Inflammation and degeneration (arthritis) of the cartilage and bones of the ACJ is another cause of collar bone pain.  With arthritis, the space between the two bones, the clavicle and the acromion, reduces and the surfaces of the bone may become bumpy instead of smooth.  This leads to friction and pain.  This may be due to the normal aging process or may be accelerated by certain activities.  In children and young adults, the joint space (space between the two bones) is usually around 1-3mm.  By the age of 60, this has usually reduced to around 0.5mm or less.

Causes: Aging, repetitive or prolonged over-head activities such as weightlifting or construction work and contact sports

Symptoms: Mild to moderate collar bone pain over the distal end of the clavicle (nearest the shoulder) which may spread to the shoulder and chest.  Pain gets worse if you reach across your chest, known as horizontal adduction as it compresses the joint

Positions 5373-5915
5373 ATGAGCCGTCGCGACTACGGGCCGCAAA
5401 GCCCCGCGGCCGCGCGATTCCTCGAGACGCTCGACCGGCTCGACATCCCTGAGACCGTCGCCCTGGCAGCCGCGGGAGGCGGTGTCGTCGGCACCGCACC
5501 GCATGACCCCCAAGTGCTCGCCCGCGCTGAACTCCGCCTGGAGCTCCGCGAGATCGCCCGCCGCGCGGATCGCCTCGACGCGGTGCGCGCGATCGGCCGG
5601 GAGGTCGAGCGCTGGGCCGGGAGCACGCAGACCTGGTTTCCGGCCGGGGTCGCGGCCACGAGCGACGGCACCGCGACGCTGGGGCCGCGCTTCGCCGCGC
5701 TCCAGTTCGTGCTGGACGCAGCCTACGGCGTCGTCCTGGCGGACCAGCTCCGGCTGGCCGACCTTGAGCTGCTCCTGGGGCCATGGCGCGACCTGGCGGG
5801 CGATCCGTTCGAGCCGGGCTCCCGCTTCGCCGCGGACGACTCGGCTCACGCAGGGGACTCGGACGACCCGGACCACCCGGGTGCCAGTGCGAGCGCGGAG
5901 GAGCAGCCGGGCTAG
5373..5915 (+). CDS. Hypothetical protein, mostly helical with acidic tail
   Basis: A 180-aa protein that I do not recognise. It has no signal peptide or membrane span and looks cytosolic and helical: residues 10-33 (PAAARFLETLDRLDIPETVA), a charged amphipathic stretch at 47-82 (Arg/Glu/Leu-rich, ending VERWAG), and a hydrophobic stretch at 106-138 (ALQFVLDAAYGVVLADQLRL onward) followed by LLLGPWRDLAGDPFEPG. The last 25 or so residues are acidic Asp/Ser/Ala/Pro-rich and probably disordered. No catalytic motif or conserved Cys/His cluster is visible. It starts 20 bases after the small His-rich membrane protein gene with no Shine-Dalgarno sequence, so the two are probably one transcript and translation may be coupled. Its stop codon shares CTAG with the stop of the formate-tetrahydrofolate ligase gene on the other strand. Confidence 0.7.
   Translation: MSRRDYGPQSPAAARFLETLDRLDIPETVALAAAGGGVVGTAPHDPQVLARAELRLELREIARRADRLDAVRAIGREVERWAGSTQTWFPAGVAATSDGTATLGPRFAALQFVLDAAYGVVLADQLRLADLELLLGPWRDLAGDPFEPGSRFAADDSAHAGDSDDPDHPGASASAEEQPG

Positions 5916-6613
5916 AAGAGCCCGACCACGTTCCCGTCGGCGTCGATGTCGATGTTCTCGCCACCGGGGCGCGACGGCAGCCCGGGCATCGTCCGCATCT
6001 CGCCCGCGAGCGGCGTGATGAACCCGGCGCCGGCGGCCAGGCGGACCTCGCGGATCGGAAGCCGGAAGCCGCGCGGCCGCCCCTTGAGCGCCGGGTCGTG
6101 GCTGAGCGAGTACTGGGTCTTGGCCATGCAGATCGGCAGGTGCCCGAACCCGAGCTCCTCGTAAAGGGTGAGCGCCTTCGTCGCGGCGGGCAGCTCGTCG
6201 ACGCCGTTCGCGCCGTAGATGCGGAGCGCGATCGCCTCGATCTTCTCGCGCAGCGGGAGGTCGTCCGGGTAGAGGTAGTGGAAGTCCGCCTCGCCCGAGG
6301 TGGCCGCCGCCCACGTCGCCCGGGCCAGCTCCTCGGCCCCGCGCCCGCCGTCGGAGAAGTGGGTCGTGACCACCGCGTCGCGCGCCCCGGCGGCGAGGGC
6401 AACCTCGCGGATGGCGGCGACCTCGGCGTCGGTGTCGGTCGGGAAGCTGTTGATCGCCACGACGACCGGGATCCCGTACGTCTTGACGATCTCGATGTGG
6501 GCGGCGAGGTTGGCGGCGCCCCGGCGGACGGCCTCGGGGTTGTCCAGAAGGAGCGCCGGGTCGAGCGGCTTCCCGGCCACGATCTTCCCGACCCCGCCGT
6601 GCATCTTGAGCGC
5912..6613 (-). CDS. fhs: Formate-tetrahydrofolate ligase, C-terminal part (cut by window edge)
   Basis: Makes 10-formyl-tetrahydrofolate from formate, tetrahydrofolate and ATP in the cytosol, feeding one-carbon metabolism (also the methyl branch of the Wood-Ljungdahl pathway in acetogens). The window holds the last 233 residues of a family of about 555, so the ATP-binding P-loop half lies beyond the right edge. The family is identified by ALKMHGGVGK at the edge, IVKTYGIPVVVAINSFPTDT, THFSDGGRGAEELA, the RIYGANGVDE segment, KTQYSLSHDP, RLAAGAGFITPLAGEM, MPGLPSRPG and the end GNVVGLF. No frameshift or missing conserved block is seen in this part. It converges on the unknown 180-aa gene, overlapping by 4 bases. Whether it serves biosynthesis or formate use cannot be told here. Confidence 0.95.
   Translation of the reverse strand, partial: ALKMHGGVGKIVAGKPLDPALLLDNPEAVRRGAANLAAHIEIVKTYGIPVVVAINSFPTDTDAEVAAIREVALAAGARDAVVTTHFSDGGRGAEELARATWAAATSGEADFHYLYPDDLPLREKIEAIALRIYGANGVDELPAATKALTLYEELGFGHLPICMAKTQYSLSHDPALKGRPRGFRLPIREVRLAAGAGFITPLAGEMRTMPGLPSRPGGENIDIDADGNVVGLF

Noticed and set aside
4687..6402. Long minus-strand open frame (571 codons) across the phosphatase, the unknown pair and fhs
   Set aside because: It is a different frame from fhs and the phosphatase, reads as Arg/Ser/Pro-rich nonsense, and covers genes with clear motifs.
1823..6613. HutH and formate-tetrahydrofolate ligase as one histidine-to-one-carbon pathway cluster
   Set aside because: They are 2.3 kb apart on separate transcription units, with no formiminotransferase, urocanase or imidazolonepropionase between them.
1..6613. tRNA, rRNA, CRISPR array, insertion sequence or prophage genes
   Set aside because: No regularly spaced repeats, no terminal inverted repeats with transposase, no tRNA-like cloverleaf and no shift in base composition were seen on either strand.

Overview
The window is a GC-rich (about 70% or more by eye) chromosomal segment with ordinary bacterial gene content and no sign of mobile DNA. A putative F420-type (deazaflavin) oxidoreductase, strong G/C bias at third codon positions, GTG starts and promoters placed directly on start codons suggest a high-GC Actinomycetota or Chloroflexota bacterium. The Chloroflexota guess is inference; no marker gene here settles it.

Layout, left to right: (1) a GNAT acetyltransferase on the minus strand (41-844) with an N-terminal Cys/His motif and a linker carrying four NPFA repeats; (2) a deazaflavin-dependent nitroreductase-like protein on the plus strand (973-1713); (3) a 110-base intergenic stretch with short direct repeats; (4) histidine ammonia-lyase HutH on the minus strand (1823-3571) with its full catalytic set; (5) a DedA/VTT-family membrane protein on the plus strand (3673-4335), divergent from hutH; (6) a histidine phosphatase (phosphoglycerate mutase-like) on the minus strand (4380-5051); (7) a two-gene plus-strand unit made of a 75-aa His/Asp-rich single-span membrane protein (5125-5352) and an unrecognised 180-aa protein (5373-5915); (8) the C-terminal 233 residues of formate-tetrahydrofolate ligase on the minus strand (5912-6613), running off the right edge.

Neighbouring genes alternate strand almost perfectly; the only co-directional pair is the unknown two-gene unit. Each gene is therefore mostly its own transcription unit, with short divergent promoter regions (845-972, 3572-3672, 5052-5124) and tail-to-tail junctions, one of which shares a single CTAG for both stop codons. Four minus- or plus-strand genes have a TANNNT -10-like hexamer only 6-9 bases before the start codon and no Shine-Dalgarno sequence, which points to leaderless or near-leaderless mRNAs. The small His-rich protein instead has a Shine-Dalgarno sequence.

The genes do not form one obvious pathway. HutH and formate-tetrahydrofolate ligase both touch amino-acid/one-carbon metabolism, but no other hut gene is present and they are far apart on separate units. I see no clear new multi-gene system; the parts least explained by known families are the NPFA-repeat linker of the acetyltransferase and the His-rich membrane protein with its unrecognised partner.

Treatment: Physical therapy, activity modification, anti-inflammatory medication and injections.  In severe cases (which is rare) surgery may be done to remove a small part of the collarbone so there is more space between the clavicle and acromion – this is known as a resection arthroplasty or ACJ Excision. After surgery you will need to wear a sling for a few days and have physical therapy

Recovery: Degenerative changes to the cartilage and bone cannot be undone but by strengthening the muscles and ensuring good posture you can take the pressure of the AC joint and reduce pain and inflammation either altogether or to a manageable level. After surgery, you can usually return to work after a week or so but you should avoid any overhead activities for 3 months.  It can take a year to make a full recovery